Anonymous blurred faces on the news given more emotion thanks to AI
Image credit: simon fraser uni
A new AI process has been developed to blur faces in order to maintain anonymity in news reports while maintaining more of the emotional expression than the traditional pixelated approach.
A research team from SFU’s School of Interactive Arts and Technology (SIAT) created an updated pixelating technique using an AI “painting” approach to anonymisation.
“Our goal is to create a working technique that would be much better at conveying emotional and knowledge information than current anonymisation techniques,” said Professor Steve DiPaola who led the team.
“When artists paint a portrait, they try to convey the subject’s outer and inner resemblance," he said. “With our AI, which learns from more than 1,000 years of artistic technique, we have taught the system to lower the outer resemblance and keep as high as possible the subject’s inner resemblance - in other words, what they are conveying and how they are feeling.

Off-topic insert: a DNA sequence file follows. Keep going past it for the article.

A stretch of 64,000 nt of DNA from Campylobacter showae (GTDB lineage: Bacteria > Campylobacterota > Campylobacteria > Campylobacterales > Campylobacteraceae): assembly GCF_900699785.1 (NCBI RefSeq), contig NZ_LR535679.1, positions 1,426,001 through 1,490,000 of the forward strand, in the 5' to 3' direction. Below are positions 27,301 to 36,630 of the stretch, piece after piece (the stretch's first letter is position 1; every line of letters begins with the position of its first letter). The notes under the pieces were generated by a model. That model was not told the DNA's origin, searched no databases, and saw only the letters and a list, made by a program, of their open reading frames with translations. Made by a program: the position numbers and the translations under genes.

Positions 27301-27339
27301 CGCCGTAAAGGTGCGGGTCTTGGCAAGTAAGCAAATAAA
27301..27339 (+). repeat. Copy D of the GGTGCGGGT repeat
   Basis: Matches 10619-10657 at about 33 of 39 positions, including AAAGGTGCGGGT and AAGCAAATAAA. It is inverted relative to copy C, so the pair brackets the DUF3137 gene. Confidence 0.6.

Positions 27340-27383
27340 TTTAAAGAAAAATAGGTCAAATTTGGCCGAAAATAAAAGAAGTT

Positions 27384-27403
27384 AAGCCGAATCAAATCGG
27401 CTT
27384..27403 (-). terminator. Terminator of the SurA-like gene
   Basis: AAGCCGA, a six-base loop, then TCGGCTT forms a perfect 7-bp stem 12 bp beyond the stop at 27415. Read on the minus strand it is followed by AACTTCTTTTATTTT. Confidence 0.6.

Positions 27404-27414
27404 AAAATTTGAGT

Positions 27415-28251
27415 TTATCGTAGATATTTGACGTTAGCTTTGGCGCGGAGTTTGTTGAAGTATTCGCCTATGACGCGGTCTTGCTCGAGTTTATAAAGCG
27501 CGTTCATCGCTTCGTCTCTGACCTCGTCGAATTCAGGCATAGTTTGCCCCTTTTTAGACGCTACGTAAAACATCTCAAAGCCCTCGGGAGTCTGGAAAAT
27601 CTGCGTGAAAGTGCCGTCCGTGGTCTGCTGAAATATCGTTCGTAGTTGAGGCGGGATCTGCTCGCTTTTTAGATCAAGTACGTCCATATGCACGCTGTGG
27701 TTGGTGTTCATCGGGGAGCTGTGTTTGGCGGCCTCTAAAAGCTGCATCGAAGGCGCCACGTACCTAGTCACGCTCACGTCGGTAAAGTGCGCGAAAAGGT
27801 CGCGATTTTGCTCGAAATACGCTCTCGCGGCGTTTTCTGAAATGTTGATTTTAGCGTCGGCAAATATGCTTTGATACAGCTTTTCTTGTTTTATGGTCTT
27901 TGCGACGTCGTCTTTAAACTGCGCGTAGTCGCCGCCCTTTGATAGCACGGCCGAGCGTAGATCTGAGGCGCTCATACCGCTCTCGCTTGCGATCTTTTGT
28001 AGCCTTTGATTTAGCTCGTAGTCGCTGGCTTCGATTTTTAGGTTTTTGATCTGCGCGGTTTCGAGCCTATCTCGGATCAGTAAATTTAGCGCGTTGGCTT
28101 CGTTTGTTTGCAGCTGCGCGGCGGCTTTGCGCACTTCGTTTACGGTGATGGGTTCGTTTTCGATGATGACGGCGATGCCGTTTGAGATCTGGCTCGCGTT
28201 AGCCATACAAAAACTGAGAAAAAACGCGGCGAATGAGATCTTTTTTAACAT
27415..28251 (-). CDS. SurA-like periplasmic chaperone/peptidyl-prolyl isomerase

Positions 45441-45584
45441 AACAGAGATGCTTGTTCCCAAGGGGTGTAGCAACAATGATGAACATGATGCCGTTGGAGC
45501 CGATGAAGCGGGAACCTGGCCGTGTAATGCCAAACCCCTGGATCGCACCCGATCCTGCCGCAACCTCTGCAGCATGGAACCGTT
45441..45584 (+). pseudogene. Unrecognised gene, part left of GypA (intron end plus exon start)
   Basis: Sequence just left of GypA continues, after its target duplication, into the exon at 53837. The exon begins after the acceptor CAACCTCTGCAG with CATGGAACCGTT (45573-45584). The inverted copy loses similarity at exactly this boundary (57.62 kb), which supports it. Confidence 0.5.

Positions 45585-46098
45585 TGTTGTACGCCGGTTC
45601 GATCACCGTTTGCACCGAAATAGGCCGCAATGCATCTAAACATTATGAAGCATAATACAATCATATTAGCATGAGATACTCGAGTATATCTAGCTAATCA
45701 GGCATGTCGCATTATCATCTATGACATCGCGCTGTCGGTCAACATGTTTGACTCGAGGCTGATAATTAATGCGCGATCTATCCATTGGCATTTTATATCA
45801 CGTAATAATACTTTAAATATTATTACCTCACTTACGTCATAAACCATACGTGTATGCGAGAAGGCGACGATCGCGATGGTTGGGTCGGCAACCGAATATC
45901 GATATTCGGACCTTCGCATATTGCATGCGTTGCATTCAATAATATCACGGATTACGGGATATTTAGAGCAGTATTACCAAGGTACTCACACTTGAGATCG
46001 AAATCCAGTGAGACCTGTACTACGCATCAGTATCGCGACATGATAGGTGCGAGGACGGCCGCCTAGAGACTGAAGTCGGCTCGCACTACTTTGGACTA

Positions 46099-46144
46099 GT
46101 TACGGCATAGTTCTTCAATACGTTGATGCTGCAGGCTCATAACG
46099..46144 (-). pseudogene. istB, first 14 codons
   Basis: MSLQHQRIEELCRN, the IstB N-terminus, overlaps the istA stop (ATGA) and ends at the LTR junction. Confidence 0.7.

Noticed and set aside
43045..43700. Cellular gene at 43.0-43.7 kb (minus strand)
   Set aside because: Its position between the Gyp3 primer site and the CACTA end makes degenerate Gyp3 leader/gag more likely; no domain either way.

“Our system uses five levels of AI processing to simulate a smart painter, using art abstraction to repaint the video as if an artist was painting every frame. The result is more engaging, especially since not everyone listens to stories - so the art component becomes more relevant.”
The system doesn’t change the pixels of the video frames as Adobe-like systems can, but instead produces a painting-style result of every frame.
“It’s actually an open and dynamic process that allows levels of control throughout. We eventually want to the subject or producer to be able to customise the final result based on their needs,” DiPaola said.
The tool’s effectiveness at anonymising while retaining a strong degree of emotional connection or resonance should result in better final product for anonymised video, especially in 360 or VR. The team plans to put the technology to work in a variety of projects. The team has already attracted interest from several major media companies looking to explore new media approaches, including the New York Times, Washington Post and the BBC.
The technology is similar to ‘Vincent’, an AI project developed by Nvidia last year that can apply the style of famous artists to any picture fed through the system.